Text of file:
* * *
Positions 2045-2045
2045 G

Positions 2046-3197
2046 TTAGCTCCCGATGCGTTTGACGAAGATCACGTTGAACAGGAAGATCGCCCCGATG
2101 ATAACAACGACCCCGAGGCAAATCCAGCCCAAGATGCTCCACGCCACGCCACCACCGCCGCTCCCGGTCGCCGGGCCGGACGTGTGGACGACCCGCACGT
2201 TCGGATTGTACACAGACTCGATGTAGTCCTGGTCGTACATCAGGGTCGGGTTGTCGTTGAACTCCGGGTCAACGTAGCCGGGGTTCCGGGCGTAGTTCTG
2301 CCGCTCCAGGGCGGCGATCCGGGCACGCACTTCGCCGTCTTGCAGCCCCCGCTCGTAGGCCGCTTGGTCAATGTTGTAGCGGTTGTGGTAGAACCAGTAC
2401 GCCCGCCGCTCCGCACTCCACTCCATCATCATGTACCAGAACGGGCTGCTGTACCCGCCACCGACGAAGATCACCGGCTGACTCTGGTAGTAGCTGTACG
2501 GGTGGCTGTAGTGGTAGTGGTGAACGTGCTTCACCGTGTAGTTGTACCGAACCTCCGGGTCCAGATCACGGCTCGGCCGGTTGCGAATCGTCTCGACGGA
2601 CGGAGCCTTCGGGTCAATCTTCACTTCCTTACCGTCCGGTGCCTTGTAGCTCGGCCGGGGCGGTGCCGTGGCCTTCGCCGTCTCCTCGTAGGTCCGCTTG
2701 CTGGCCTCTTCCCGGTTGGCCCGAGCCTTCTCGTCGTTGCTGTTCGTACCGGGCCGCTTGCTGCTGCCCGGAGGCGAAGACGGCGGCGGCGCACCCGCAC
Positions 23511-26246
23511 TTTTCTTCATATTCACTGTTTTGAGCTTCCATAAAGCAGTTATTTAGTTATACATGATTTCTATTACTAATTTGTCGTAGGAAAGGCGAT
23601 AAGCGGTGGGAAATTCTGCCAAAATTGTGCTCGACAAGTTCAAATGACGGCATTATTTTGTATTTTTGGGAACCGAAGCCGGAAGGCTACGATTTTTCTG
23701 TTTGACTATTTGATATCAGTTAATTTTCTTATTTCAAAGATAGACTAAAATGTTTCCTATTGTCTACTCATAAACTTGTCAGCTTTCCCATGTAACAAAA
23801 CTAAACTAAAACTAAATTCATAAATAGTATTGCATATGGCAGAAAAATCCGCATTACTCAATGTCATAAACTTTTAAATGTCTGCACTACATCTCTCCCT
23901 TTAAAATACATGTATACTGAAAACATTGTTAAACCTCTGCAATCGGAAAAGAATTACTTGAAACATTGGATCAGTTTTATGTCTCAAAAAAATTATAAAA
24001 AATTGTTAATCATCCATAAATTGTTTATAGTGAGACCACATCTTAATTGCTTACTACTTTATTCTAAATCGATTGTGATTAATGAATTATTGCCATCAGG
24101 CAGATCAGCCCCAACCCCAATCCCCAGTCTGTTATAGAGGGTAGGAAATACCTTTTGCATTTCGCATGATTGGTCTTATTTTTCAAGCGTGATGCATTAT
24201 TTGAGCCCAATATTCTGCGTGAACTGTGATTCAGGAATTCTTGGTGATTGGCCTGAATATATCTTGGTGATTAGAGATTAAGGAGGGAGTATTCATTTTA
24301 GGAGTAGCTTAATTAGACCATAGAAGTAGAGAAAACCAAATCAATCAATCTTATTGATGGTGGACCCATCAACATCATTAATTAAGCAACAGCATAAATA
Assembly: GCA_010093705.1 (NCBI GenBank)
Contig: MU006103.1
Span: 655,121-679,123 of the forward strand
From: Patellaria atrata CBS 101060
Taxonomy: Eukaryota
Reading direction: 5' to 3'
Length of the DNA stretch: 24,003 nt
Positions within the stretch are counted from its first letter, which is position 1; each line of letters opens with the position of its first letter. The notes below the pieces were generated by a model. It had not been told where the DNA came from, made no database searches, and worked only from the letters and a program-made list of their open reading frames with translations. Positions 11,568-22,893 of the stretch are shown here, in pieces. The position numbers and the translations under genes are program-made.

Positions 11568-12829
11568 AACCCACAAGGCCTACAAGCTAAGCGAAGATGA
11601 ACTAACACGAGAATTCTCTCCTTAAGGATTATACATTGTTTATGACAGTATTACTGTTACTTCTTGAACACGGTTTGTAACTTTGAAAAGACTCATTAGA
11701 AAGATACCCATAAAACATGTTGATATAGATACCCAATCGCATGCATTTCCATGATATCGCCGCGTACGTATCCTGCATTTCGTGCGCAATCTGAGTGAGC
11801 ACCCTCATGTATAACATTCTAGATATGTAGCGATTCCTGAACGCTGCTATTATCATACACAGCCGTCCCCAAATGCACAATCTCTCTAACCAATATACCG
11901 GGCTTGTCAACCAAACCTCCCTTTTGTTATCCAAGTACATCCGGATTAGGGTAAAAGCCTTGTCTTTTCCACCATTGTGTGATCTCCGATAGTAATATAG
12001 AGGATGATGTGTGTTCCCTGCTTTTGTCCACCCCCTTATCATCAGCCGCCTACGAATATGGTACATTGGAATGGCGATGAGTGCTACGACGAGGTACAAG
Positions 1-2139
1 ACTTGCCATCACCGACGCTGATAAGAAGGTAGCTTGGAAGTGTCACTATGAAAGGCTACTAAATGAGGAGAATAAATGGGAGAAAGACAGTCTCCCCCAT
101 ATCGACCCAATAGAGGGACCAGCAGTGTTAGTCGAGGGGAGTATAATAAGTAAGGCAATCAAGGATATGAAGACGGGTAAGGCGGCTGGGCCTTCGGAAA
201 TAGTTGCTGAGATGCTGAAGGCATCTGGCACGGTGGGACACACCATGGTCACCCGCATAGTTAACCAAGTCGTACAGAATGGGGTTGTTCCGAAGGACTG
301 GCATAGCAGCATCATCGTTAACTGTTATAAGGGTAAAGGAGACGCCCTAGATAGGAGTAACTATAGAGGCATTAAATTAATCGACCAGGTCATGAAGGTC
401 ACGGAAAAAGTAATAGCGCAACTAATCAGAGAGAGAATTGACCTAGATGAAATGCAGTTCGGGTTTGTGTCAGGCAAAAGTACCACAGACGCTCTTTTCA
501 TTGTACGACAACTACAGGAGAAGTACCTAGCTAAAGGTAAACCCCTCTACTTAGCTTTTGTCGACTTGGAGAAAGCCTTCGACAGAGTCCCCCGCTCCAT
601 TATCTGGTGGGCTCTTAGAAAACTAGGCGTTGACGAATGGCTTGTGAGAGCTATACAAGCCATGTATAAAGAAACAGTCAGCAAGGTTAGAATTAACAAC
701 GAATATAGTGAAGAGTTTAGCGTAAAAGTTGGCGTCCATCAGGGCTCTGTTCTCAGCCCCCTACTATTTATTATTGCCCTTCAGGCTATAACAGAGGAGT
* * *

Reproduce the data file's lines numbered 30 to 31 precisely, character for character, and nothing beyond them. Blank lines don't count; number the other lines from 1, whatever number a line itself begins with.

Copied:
Positions 11568-12829
11568 AACCCACAAGGCCTACAAGCTAAGCGAAGATGA